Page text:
An opportunity to improve

Annex C -  Listen, support, respond: tips for handling complaints and concerns

Complaints and concerns are a valuable source of feedback that can help your practice improve its service. Handling them well not only shows patients that you are listening and that their concerns matter, but it can also help to improve your reputation. 

We’ve put together 10 tips to help you improve the way your practice handles complaints.

1. ‘You said, we did’: 

Showing that you have listened to feedback, concerns and complaints from patients and made changes as a result, will give them confidence in your practice. You could place a suggestion box in your reception area, create a feedback form on your website or put up a ‘you said, we did’ notice board to show how you have responded to concerns and complaints.

2. Empower your colleagues: 

Supporting colleagues to invite feedback and respond to concerns and complaints in good time, will help your practice make improvements in this area. Invest in training or create a space for colleagues to share experiences and learning from complaints. 

3. Make the most of your Patient Participation Group (PPG):

They can: 

  • review your practice complaints policy before publication to make sure that it is clear, understandable, accessible for patients and written in an appropriate tone. 
  • collect feedback from patients about your practice 
  • work with your practice to review your comments box and Friends and Family Test data.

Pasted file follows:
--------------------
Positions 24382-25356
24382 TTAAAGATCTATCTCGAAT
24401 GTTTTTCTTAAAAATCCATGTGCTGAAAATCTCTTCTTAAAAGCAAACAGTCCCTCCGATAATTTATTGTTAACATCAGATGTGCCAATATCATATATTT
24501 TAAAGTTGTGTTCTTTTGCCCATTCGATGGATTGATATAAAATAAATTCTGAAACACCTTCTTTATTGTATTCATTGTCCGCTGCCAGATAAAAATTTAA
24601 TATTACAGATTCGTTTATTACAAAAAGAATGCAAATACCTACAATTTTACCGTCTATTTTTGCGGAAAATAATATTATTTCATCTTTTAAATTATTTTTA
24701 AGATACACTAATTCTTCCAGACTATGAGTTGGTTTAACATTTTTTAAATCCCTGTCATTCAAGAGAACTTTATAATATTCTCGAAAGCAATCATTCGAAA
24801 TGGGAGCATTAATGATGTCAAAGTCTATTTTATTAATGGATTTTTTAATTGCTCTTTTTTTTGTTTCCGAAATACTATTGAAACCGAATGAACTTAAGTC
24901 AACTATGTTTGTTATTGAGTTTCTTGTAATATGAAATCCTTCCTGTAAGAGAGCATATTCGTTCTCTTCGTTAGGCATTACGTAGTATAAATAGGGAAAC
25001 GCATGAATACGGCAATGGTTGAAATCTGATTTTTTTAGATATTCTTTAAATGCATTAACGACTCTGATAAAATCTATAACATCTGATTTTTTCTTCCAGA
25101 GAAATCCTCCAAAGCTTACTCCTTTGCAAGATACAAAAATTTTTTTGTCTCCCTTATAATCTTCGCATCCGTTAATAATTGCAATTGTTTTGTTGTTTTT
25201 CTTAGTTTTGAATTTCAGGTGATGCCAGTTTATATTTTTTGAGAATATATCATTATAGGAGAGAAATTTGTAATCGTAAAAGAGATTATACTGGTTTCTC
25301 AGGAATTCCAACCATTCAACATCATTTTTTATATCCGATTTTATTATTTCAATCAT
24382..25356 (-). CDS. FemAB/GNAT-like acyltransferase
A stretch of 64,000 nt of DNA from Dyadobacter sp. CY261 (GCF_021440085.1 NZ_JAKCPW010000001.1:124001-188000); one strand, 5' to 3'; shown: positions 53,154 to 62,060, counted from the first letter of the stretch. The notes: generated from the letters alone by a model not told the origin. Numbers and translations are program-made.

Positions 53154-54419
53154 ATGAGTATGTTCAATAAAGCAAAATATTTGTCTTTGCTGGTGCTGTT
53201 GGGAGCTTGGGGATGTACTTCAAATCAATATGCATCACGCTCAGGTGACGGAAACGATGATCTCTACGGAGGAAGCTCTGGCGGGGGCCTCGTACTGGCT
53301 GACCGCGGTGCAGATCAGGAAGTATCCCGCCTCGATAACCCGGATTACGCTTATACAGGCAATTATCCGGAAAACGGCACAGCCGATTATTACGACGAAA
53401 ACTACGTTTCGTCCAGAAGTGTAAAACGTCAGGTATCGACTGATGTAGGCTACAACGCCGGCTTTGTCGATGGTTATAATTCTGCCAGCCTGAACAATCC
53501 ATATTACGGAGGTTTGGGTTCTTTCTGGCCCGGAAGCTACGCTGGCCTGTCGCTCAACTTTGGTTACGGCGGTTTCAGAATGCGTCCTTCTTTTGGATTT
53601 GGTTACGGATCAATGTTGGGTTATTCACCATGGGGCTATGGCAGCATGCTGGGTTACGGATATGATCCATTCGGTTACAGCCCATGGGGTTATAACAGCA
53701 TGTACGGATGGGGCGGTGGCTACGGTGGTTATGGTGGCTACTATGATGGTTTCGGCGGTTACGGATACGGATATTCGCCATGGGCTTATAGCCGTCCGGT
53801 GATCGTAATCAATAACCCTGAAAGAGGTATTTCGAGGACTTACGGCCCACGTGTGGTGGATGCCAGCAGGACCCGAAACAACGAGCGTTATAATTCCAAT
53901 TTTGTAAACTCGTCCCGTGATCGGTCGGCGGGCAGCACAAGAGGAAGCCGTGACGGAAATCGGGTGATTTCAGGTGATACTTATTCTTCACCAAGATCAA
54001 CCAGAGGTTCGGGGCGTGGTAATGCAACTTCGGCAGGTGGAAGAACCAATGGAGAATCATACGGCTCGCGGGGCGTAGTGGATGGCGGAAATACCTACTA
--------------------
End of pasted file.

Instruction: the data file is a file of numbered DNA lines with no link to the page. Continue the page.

4. Be responsive: 

Show your patients how your practice has taken steps to stop the same mistakes happening again. Be open and share ideas about what can be done to improve your service. 

5. Explain why and how decisions are made: 

Using established good practice and NICE guidance to clearly explain your decisions about care and treatment helps individuals understand what happened and why. 

6. Say ‘sorry’ and mean it:

 A genuine apology can sometimes make all the difference and stop an issue from turning into a formal complaint. Avoid using ‘sorry if’ and ‘sorry but’.  

7. Be supportive and signpost to help: 

Advocacy services and local Healthwatch groups can make the complaints process less stressful for the patient and practice staff. 

8. Make use of resources: 

Use NHS England’s Assurance of Good Complaint Handling for Primary Care Toolkit38 to help you prepare for meetings, and create an environment where people feel able to share and reach solutions with you.  

9. Be joined up: 

You may receive a complaint that involves more than one organisation or realise another organisation or professional is involved during your investigation. There is a requirement for organisations to co-operate on joint complaints. Together, you should agree who will lead on a response and let the complainant know which organisation will be responding to their concerns.  

10. Be fair: 

If you need to remove an individual from your patient list, stick to guidance on carrying this out. An individual should not be removed from a patient list solely because a complaint has been made.39 If there has been a serious incident and it’s necessary to remove a patient from your list, then make sure this is done at the time of the incident.

38 NHS England, Assurance of Good Complaint Handling Toolkit (2015) 
39 BMA, Removal of Patients from GP lists